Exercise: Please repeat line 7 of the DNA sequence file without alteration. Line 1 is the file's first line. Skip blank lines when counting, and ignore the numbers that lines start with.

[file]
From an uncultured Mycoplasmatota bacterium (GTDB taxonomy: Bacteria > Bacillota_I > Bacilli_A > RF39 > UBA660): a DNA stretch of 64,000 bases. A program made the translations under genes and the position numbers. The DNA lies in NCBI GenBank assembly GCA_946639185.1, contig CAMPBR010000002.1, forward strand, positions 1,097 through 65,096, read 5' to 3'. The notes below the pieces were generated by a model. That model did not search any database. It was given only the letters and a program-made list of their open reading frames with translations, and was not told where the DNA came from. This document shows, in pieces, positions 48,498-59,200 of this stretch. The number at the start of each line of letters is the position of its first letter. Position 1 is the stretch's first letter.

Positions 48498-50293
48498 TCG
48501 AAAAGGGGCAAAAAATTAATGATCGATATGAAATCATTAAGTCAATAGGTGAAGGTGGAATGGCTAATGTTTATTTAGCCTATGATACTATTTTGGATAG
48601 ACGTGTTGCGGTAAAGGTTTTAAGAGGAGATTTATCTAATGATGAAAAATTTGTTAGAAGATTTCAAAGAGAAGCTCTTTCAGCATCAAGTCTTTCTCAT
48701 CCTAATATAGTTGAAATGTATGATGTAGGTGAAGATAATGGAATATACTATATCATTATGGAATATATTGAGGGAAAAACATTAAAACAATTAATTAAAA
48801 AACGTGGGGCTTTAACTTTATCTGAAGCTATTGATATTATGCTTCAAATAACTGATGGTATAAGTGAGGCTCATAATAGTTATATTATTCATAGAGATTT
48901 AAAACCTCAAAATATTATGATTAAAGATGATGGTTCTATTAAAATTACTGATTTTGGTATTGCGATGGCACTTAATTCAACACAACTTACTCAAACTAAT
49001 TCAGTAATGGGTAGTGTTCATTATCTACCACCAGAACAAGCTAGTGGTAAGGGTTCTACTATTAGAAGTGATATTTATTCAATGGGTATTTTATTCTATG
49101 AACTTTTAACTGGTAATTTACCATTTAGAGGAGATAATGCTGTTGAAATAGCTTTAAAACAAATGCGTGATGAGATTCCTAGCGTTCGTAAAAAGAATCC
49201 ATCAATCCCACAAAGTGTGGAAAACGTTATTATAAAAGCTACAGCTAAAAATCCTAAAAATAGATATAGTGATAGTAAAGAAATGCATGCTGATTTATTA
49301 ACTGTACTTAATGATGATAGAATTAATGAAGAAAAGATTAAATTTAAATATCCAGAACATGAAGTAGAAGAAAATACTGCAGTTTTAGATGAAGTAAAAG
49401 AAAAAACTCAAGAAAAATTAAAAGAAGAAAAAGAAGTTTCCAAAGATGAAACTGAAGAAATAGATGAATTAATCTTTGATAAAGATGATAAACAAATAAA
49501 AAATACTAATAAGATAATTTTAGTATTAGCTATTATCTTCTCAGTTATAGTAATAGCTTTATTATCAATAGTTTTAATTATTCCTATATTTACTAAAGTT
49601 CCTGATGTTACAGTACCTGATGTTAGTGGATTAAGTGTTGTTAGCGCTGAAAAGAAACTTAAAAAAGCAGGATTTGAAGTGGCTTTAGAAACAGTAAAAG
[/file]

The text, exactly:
48801 AACGTGGGGCTTTAACTTTATCTGAAGCTATTGATATTATGCTTCAAATAACTGATGGTATAAGTGAGGCTCATAATAGTTATATTATTCATAGAGATTT